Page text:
Between working as an errand boy at a coffeehouse and selling tigernuts in cones outside cinemas and theaters, my grandfather found himself slowly turning into a street dog—sleeping wherever he could, eating whatever he could find—all the while looking at film posters and dreaming. Until he was saved by Biba, dressmaker to high-society women. A box-office clerk had introduced him to her and said she would help him. Biba, or Sitt Biba as everyone called her, taught him everything: how to dress, how to talk, how to treat her distinguished clientele when presenting newly arrived samples, how to smile at people and look them in the eye to make a confident impression. She taught him about fabrics and about the company of society ladies, and he was a good student: within a few months, he was cutting his first dress patterns.
She started calling him Mida, a nickname derived from Mohamed that somewhat rhymed with Biba. Later on, in jest or in mockery, his friends added the title Khawaga, leading clients to often presume that Mida was Jewish, like his employer. He was the only one she seemed to trust. There was no sign in her life of a husband or children, and she treated Mida like the last remaining member of her family.
I imagine him taking the elevator up to her flat in the same building and ringing the bell on evenings after closing the atelier. She opens the door herself, the maid having gone home for the day, and leaves only a small gap for him to walk through, her soft house robe lightly brushing his body as he passed her. There he finds everything that a self-assured young man, living away from home, could want: food, comfort, an attractive woman—even if that woman is almost as old as his mother. Like his mother, she enjoys listening to him sing and laughs at his witticisms. She has bought him an oud and arranged for him to take weekly lessons. Every Friday afternoon, she looks up from her work and says, “Time for your lesson, Mida,” and he smiles, stands up, puts on his jacket and tarboosh, picks up his oud, and walks over to Emadeddin Street. There, in one of the street’s famous coffeehouses, he meets his teacher—an old blind sheikh who doesn’t let an opportunity pass to mention “the Sitt”: “How is Sitt Biba? Give her my regards,” sometimes adding sarcastically, “So Mr. Mida, do you plan to go professional or will you remain a private oud player for the Sitt?”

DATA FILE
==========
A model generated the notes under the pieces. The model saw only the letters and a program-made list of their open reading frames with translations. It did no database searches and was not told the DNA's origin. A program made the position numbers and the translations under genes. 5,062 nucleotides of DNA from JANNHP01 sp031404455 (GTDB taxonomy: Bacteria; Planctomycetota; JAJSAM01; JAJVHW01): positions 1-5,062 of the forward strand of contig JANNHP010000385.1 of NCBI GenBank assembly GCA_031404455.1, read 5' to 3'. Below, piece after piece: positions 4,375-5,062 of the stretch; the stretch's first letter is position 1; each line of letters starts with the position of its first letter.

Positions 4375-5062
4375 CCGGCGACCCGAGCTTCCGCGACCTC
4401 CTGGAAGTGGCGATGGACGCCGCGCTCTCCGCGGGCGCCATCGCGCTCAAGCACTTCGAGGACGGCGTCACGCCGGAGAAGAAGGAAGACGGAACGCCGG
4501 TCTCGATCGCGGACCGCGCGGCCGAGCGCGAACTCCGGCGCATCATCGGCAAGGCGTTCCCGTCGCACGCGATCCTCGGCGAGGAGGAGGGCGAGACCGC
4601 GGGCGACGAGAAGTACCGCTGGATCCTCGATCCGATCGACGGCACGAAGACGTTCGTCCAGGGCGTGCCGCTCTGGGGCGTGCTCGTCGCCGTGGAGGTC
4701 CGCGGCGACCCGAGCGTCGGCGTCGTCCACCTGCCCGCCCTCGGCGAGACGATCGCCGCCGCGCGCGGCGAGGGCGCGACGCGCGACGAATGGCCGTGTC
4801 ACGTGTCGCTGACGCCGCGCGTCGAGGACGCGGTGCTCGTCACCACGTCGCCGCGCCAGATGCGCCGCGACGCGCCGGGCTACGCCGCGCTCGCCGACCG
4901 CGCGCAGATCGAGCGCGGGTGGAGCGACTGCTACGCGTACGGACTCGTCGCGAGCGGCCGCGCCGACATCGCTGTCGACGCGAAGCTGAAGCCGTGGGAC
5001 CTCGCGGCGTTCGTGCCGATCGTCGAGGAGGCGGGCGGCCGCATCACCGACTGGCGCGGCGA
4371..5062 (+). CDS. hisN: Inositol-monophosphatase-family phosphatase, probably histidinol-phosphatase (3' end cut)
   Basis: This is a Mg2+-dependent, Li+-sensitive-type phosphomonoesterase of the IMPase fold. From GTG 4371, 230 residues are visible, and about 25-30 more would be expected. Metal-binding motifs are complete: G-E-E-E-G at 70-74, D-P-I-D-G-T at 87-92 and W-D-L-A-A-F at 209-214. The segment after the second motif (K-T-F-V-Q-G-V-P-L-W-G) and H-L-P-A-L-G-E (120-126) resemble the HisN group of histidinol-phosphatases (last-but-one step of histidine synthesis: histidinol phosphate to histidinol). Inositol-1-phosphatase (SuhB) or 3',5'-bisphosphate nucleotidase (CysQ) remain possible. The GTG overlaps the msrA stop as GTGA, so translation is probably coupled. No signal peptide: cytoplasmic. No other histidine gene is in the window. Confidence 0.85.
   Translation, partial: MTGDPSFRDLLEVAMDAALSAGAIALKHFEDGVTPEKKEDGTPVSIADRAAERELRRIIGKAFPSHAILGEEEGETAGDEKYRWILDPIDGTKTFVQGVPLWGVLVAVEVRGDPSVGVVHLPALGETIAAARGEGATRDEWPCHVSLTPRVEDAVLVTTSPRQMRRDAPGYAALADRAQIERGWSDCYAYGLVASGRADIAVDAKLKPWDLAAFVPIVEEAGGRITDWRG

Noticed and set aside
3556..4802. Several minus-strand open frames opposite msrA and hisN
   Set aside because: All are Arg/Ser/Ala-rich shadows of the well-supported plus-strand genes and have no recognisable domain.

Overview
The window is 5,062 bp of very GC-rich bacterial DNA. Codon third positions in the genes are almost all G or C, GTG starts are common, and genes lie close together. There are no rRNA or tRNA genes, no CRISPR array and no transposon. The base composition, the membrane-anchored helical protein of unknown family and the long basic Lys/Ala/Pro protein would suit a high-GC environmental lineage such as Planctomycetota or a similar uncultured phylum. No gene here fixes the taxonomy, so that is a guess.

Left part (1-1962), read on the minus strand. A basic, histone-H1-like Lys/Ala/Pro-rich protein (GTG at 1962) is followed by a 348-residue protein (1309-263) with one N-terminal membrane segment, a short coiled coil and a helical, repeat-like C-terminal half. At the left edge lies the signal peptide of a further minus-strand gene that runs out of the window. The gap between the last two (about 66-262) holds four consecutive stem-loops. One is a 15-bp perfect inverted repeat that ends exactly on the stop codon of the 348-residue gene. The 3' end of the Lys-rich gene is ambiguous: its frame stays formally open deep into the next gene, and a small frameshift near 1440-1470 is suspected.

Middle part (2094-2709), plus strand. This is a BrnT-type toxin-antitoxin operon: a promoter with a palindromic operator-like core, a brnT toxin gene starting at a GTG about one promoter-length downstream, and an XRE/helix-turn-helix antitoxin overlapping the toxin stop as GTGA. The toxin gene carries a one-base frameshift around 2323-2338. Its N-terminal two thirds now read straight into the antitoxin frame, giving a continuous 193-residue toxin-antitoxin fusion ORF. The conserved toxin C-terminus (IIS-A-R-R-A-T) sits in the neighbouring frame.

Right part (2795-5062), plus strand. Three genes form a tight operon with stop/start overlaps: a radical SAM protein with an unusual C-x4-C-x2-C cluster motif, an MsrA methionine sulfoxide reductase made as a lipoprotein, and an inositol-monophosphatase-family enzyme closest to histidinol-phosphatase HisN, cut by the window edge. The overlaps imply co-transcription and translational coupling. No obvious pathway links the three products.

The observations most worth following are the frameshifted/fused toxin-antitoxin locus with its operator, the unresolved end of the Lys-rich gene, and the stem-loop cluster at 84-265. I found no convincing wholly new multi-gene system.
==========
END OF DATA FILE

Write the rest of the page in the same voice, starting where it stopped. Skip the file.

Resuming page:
Mida would have swallowed these hints with a quiet smile. That’s how I like to imagine him: shy and reserved, with a smile that subtly belittled everything around him—everything except for music, his patroness, and life’s pleasures.
I don’t think she would have made a move on him immediately. She would have taken it slowly. She would not have been the kind of woman to pick an unripe fruit and eat it hurriedly. She was neither hungry nor needy. No. With her wide dark eyes, she would have watched him come and go, watched as he slowly shed his Mahallawi accent and picked up a few English and French words from her and from clients, gradually learned how to dress, how to pick the right color and size to show off his lean body and sculpted muscles. I imagine the first encounter between the patient body of the older woman and that of the young beau to have happened at least a whole year after she had taken him in. I see him sitting cross-legged on a plush sofa in her flat, playing the oud and singing:
Light of spirit
She flirts with her lashes and her brow
I see her get up and sit down next to him, close enough to be able to stroke his dark curls. He keeps his eyes closed and keeps the smile on his face until he had finished the song. The he turns toward her, pleased that the moment he has long waited for has finally come. He places the oud face-down next to him, gazes at the trembling water in her eyes, then pulls her toward him, gently and with care, as if he fears crushing the bones of her slim figure. At that moment, Mohamed Mahfouz, or Khawaga Mida, understands the secret of his escape from his village and his people. It wasn’t fear of respiratory diseases, the dream of glory and fame, or the search for adventure. He came to Cairo, the center of the world, in order to find his true home, the home he has always been destined for, in Sitt Biba’s body.